The law requires that individuals and companies that employ more than 20 school-age children at their facilities provide a location for a school.

The government did not devote adequate resources or sufficient inspectors to monitor compliance with child labor laws or to prevent or pursue violations. Fines for child labor are between 5,000 lempiras ($220) and 25,000 lempiras ($1,100) for a first violation, and as high as 50,000 lempiras ($2,200) for repeat violations. These fines are higher than those for other violations of the labor code. The law also imposes prison sentences of three to five years for child labor violations that endanger the life or morality of a child. The STSS did not effectively enforce child labor laws, except in the apparel assembly sector, and there were frequent violations. The STSS issued 35 fines in 2015 for child labor violations. As of September the STSS had identified 14 small businesses that employed children, and fined seven of them.

Estimates of the number of children under age 18 in the country’s workforce range from 370,000 to 510,000. During the year the Ministry of Education reported that 32,719 students in grades one through 12 were working. Children often worked on coffee, okra, and sugarcane plantations; rummaged at garbage dumps; worked in the forestry, hunting, and fishing sectors; worked as domestic servants; peddled goods such as fruit; begged; washed cars; hauled goods; and labored in limestone quarrying and lime production. Most child labor occurred in rural areas. Children often worked alongside family members in agriculture and other work, such as fishing, construction, transportation, and small businesses. Some of the worst forms of child labor occurred, including commercial sexual exploitation of children, and NGOs reported that gangs often forced children to commit crimes, including murder (see section 6, Children).

Also see the Department of Labor’s Findings on the Worst Forms of Child Labor at .

d. Discrimination with Respect to Employment and Occupation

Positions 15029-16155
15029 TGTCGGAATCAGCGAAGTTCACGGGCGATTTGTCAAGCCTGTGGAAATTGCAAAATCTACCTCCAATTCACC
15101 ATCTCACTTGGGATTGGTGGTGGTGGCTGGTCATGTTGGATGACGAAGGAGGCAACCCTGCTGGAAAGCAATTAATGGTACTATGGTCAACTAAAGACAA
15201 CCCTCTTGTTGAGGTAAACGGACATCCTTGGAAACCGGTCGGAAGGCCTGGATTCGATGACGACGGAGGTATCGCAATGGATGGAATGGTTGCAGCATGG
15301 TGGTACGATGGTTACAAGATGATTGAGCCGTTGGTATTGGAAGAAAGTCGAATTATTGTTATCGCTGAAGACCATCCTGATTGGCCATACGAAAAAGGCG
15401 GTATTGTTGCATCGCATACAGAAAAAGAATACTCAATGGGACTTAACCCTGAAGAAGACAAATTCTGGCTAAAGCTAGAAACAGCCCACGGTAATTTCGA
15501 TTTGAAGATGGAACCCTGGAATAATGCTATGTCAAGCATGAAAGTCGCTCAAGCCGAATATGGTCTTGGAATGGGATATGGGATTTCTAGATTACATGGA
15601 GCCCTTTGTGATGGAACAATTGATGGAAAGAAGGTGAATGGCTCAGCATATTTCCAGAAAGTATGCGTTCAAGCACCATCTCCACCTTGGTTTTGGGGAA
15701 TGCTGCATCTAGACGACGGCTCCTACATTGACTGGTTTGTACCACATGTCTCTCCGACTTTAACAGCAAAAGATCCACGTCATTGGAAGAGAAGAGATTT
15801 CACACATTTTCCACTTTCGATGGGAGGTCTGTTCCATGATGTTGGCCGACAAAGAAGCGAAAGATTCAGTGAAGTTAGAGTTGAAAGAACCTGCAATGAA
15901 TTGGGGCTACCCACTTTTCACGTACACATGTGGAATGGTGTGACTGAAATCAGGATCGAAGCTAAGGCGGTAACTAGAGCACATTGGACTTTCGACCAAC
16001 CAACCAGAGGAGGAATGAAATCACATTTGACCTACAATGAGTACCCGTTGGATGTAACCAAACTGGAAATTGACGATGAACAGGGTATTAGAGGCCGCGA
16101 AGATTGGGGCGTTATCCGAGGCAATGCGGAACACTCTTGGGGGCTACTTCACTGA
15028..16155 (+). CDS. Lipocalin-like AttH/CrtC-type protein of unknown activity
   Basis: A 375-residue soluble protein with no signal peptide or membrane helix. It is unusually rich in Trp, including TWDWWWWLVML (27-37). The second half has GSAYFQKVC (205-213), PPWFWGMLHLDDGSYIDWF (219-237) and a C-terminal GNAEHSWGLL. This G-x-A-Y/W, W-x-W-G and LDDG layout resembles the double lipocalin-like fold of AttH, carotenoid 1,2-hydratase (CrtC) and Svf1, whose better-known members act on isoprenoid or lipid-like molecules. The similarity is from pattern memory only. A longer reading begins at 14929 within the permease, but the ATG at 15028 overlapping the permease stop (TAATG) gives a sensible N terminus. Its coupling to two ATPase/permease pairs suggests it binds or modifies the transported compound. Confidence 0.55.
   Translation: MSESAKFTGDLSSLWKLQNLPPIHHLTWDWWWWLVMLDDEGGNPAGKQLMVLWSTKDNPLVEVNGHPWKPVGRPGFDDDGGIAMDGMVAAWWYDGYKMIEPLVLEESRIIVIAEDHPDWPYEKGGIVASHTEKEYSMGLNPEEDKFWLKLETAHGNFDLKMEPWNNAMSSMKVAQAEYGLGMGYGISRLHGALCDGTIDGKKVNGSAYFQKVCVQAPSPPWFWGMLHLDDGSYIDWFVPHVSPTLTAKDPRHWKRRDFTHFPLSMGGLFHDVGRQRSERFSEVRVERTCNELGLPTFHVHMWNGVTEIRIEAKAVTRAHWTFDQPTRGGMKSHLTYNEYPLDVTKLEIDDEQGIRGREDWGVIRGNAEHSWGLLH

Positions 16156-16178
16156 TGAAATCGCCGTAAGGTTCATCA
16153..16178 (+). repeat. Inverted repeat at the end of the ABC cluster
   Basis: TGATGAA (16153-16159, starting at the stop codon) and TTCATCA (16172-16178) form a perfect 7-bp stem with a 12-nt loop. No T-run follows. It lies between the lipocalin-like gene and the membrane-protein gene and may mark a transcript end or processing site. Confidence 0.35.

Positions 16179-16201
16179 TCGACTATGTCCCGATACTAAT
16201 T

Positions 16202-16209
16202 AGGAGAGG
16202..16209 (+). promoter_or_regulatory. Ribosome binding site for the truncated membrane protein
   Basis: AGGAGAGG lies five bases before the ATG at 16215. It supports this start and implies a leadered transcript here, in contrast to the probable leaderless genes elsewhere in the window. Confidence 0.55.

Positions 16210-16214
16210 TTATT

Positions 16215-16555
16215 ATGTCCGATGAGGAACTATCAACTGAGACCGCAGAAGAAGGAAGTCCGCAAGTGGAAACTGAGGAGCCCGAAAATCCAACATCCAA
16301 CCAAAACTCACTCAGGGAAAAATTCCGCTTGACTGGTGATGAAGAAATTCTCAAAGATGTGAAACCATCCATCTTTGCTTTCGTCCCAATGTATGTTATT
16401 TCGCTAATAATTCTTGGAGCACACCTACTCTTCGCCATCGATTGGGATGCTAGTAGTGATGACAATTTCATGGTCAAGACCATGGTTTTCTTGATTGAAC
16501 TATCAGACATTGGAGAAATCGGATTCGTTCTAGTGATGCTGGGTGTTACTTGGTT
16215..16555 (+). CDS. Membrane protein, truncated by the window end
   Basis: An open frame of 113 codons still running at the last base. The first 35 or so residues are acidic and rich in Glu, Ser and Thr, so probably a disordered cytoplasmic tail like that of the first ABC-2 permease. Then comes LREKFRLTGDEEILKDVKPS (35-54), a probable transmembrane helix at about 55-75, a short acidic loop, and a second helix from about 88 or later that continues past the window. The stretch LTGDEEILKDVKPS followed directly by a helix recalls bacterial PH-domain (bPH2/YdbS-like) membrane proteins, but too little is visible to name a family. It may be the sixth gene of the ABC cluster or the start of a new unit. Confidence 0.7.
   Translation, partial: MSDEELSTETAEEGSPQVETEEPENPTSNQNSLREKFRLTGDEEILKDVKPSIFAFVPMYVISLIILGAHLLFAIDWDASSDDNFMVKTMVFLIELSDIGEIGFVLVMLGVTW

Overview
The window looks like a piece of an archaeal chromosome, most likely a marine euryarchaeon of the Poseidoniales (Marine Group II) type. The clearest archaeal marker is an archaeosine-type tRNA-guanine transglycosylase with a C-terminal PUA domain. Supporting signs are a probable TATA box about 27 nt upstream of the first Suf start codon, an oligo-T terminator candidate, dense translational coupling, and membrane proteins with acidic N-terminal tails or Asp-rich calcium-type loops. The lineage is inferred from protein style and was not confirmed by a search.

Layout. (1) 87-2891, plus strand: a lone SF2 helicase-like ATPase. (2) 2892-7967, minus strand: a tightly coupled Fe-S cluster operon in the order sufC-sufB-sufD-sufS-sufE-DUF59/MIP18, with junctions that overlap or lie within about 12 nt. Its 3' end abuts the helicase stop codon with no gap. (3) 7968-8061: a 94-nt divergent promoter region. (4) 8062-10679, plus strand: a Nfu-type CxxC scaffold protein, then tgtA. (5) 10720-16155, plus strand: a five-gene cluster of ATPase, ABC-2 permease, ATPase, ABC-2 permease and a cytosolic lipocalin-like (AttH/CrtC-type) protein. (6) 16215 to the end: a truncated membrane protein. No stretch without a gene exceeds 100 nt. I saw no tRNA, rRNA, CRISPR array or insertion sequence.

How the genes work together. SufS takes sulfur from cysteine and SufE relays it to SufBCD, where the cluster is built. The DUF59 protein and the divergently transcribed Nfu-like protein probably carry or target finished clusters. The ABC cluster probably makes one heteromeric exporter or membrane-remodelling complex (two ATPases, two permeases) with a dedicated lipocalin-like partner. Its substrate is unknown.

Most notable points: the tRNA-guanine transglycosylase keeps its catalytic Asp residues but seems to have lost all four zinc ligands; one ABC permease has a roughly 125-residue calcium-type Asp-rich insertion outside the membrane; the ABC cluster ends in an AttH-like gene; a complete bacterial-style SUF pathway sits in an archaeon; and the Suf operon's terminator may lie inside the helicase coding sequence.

The law prohibits discrimination based on gender, age, sexual orientation, gender identity, political opinion or affiliation, marital status, race or national origin, language, nationality, religion, family affiliation, family or economic situation, disability, health, physical appearance, or any other characteristic that would offend the victim’s human dignity. Penalties include prison sentences of up to five years and monetary fines. The law prohibits employers from requiring pregnancy tests as a prerequisite for employment; violators are subject to a 5,000 lempira ($220) fine. The government did not effectively enforce these laws and regulations.

Many employers discriminated against women. According to a 2013 study by the National Institute for Women, employers paid women an average of 16 percent less than they paid men for comparable work. Female workers in the textile export industry continued to report being required to take pregnancy tests as a condition of employment. Persons with disabilities, indigenous and Afro-Honduran persons, LGBTI persons, and persons with HIV/AIDS also faced discrimination in employment and occupation (also see section 6, Children). As of August the STSS reported that it had received no formal complaints of work discrimination. The International Solidarity Center reported that the STSS had received 12 complaints of discrimination based on disability.

e. Acceptable Conditions of Work